Bowman Employment Services Inc.
Get Youth Working Program
Web: www.getyouthworking.ca
email: gyw@bowmanemployment.com
Tel: (250) 861-3100 TF: 1 (877) 866-3100

Water Cooler Survey: October is Healthy Workplace Month

carousel_2015_panel_home1_927x400cArticle by Melany Hallam

QUESTION: Does your worksite offer employees any health promotion programs, services, classes, or incentives?  Yes/No

What’s the first thing that comes to mind when you think of a healthy workplace program? Employee discounts at the local gym? Healthy snacks in the lunchroom vending machine?

Physical health is only one aspect of health in the workplace. There are many programs and means of accommodating employees who suffer an injury (on the job or off) or are diagnosed with heart disease, cancer, or any other equally debilitating physical illness. However, when it comes to mental illness, some workplaces may not even acknowledge that you have an illness at all.

What is mental illness, anyway? According to the Canadian Psychiatric Association, it can be defined as “significant clinical patterns of behaviour or emotions associated with some level of distress, suffering (pain, death), or impairment in one or more areas of functioning (school, work, social, and family interactions).” There is a long list of symptoms, which can be biological, psychological or behavioural, or a combination of these. Basically, it’s when a person can’t function normally due to trauma or their own biology.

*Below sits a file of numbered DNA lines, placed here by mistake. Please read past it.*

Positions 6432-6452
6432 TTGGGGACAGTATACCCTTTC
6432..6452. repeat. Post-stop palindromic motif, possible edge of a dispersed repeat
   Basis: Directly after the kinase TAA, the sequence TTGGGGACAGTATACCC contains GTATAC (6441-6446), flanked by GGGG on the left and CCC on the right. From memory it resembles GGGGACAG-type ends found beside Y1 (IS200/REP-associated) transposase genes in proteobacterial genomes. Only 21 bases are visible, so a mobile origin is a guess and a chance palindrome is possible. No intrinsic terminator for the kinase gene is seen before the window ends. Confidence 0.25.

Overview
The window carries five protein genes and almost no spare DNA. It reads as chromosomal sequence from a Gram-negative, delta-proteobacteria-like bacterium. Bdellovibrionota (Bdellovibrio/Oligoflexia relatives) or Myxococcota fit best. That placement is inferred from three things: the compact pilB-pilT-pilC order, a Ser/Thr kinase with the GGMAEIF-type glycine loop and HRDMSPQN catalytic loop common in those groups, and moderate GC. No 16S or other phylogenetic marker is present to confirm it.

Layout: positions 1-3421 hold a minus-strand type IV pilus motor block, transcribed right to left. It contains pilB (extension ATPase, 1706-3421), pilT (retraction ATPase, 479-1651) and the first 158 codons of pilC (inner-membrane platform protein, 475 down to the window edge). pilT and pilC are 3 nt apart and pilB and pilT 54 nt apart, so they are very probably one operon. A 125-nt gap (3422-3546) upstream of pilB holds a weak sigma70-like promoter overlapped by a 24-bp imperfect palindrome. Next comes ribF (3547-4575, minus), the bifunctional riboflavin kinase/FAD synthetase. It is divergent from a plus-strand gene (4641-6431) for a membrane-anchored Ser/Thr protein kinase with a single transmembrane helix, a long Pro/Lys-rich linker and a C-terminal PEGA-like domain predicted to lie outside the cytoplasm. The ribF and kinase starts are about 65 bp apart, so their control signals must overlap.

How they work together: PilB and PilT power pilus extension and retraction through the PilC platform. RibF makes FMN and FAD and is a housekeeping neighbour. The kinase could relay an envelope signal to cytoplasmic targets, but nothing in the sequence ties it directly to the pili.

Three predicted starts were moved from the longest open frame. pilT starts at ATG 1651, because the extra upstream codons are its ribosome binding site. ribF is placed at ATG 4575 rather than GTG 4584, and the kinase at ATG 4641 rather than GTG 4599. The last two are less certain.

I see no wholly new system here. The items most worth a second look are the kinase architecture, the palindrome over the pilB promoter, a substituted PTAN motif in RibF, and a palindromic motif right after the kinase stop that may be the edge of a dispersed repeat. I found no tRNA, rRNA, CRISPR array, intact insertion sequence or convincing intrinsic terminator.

Why isn’t mental illness taken as seriously as physical illness? Stigma accounts for a big part of the problem. People still often think that having a mental illness is a sign of weakness, and the best way to deal with it is to hide it. But this strategy comes at a huge cost. Here are some statistics from Partners for Mental Health, a Canadian non-profit group dedicated to promoting mental health in the workplace:

  • 44% of workers say they have or have had mental-health issues
  • 1 in 3 workplace disability claims are related to mental illness